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Reconnoissance by rail.

In Napoleon's time railroads had not been invented. He may therefore be excused, by military critics for not availing himself of this means of reconnoissance within the enemy's lines. But since railroads were invented there have been wars — wars, too, in districts where the ‘"iron horse"’ does duty.--He has been made extremely useful as a beast of burden in the transportation of enormous quantities of ‘"contraband of war,"’ by which term we do not now refer to the live ebony to whose sole use the U. G. Railroad is so exclusively devoted. The service to which railroads are put in the conveyance of men and material in war bears its full proportion to the employment of this great labor-saving and timesaving device for more peaceful purposes.

But if any famous commander, Frank or Hun, Hun or Turk, European, Asiatic, American or African, has heretofore pressed locomotives and trains of cars into the scouting branch of military matters, we confess ourselves ignorant of the when and where.--We rather incline to the opinion that military men in general would scout the idea. An Ohio General, however, has resorted to the novel expedient of steaming away, by rail, with a hundred or two soldiers, some miles into the region occupied by the enemy, to reconnoiter. The extraordinary ruse certainly succeeded in adding to the stock of information concerning the enemy, besides making we may presume, a decided addition to the officer's knowledge of principles which will insist on thrusting themselves in every war.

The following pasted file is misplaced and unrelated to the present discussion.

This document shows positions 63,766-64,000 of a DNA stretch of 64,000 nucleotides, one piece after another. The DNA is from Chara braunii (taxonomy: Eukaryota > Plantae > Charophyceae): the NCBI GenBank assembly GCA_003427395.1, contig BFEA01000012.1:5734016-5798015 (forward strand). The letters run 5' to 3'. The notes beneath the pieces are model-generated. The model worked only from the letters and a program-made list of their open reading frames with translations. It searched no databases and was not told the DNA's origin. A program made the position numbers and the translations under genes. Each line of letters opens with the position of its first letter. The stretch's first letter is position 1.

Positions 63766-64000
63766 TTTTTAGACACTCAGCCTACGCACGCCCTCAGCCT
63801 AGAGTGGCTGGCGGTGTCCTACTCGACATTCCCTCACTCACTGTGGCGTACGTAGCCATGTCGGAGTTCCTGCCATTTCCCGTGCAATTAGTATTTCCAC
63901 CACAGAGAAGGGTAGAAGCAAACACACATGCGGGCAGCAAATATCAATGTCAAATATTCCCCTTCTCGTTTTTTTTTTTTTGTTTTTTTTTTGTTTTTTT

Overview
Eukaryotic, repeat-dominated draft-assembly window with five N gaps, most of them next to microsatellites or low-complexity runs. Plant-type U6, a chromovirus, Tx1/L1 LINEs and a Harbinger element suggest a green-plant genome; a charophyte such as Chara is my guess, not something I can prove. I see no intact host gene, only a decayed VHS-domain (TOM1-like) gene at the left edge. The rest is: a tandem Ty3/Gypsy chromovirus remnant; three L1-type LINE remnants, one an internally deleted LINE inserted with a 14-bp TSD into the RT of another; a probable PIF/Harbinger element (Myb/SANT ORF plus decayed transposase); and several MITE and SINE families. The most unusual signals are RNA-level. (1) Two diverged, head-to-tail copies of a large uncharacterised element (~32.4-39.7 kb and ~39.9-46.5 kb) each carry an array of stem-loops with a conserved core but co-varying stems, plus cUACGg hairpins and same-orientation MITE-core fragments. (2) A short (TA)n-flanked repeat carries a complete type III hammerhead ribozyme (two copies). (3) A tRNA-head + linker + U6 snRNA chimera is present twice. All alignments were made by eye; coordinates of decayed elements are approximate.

But, unfortunately, this knowledge was gained at a cost which forces upon us the recollection of a certain off-quoted maxim of Poor Richard: ‘"Brave soldiers', patriotic soldiers' lives pay the wasteful price of such lessons."’ Our readers can imagine the scene presented when a railroad train, proceeding as though freighting a pic-nic party on a pleasant excursion, albeit with ‘"grim-visaged war"’ visible inside the cars, is suddenly, while passing a curve, saluted with a deadly volley of iron from masked batteries. The locomotive, detached by a cannon shot, backs out of the scrape with the affrighted engineer, leaving the trapped soldiers to make off, as best they can from the clutches of the exulting enemy. That enemy had not run a train of cars in the other direction for reconnoitering purposes; but he seems to have known what would happen with a little preparation on his part; and we commend to such of our Generals as are passing their military 'prenticeship in stations which ought to be filled by master workmen a speedy imitation of the rebel foe's common sense in some particulars.--Providence (R. I.) Press.

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